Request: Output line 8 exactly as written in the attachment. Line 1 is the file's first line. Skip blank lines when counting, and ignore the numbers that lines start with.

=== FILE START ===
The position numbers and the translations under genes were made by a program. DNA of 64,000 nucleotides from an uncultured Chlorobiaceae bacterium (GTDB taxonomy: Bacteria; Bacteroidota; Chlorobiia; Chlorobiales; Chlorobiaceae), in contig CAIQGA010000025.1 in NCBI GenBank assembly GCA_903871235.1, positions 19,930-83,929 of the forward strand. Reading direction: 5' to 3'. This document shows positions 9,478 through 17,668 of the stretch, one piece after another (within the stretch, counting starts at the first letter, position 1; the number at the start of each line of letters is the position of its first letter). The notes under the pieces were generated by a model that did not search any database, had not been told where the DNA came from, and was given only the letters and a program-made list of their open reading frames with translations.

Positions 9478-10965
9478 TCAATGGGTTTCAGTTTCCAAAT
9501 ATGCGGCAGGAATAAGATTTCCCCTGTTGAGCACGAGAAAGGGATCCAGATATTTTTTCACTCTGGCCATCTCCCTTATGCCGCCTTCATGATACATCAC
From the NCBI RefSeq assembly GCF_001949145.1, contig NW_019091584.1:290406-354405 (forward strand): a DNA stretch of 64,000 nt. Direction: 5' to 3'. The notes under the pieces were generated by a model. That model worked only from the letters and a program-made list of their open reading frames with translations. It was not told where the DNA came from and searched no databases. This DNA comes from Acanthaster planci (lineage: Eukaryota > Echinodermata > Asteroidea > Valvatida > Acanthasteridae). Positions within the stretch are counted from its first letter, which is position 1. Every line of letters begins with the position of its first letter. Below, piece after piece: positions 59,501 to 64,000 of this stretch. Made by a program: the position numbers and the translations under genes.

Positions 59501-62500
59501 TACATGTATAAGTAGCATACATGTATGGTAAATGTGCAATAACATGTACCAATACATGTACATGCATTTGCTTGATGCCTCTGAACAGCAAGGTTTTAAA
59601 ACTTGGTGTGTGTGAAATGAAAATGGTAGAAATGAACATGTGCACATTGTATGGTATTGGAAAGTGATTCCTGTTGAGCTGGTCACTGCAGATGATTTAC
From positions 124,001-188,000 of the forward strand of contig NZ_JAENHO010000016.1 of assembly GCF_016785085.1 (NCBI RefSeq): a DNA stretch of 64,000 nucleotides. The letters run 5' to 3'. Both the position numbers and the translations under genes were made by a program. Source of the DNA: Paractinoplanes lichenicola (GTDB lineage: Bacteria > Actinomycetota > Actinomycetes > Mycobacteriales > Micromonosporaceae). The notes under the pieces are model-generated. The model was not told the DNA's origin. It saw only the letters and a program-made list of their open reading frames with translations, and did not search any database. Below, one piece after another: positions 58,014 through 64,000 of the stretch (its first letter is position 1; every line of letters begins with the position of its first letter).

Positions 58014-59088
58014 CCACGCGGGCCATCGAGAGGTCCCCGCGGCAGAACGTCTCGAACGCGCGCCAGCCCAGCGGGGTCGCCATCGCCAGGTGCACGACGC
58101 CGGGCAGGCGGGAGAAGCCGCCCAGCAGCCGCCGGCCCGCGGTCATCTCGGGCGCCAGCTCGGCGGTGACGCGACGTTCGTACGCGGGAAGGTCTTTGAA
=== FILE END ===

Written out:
59601 ACTTGGTGTGTGTGAAATGAAAATGGTAGAAATGAACATGTGCACATTGTATGGTATTGGAAAGTGATTCCTGTTGAGCTGGTCACTGCAGATGATTTAC